But the interval where Gen X could take the commanding heights, at least briefly, might have already passed. “In the 2020s,” Twenge writes, “they have a unique role to play as ambassadors between the pre-digital Boomers and the post-digital Millennials and Gen Z’ers. But Gen X’ers may protest that they would like to be seen as more than the middle child wedged in between two larger generations.” A nice thought, but you can’t argue with numbers.
We were the generation who embodied distrust in governments and institutions and made it a trend that has continued in political and social life, so it’s hardly surprising that we didn’t bother to show up – or send our best people. (See: Canada, 2015-present.) In the end, our political epitaph might ultimately read “Slackers.”
At the beginning of Generations, Twenge says that her new book draws from larger, more comprehensive datasets than her previous ones, so it’s not surprising that subsequent research has overturned some of her previous assertions. It turns out, for instance, that Baby Boomers have suffered a crisis in mental health (notably in white and especially male Boomers) that puts subsequent generations in the shade.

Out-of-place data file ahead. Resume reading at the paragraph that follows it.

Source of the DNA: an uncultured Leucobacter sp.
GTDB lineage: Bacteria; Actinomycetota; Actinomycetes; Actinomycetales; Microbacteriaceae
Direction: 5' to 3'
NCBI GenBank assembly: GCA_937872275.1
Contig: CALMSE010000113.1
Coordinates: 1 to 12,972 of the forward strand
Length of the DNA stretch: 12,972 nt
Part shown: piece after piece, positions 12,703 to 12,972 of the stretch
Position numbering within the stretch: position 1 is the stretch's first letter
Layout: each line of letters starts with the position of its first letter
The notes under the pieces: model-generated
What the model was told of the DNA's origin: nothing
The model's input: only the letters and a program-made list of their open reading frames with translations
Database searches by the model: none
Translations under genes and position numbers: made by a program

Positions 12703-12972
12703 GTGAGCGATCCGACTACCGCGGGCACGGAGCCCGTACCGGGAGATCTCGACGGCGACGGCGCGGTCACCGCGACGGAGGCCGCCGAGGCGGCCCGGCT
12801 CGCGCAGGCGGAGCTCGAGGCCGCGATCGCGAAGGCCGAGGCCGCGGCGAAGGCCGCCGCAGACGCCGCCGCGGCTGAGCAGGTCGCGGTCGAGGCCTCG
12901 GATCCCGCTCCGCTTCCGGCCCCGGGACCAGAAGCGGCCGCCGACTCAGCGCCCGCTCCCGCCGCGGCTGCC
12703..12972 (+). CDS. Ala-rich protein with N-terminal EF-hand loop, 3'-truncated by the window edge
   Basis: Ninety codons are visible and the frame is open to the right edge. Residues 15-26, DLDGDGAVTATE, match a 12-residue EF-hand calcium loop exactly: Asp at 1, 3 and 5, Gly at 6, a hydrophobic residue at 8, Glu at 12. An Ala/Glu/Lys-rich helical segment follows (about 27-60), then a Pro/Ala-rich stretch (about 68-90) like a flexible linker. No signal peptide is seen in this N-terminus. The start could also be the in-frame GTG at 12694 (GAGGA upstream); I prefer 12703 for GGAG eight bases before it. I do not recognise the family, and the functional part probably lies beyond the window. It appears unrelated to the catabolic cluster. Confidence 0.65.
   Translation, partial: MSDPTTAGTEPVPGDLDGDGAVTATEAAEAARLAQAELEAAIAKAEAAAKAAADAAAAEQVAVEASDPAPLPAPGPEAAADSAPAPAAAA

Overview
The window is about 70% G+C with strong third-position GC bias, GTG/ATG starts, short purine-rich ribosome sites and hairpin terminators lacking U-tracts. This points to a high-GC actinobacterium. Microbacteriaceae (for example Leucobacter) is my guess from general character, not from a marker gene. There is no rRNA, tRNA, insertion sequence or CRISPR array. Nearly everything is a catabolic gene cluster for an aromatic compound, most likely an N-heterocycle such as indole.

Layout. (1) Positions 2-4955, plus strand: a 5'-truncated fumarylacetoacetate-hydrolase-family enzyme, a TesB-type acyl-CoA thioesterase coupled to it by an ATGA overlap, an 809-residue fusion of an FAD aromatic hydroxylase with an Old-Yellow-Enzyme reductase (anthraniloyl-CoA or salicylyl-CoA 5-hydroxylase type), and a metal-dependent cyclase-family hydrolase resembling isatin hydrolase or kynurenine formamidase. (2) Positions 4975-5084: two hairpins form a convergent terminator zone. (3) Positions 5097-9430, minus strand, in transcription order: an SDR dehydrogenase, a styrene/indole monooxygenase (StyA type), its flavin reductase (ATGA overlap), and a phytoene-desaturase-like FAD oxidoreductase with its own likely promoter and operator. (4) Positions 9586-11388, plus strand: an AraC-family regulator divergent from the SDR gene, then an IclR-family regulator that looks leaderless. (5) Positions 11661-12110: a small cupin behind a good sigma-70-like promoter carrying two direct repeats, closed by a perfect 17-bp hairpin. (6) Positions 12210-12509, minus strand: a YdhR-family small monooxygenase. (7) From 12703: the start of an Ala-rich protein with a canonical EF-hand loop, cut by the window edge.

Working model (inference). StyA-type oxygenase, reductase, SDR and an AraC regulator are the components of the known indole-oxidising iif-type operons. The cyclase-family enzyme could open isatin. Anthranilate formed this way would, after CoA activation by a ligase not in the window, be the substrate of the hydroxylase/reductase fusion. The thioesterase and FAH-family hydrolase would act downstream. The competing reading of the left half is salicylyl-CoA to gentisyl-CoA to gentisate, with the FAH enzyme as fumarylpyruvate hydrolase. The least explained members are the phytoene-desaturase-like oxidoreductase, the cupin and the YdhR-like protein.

While Gen X did show an alarming rise in teen suicide, the trend waned as we matured, while it persisted with Boomers as they aged. Millennials, Twenge tells us, were raised as monsters of self-esteem, which became a crisis for them when adulthood didn’t confirm that they were as fabulous or as special as they had been told.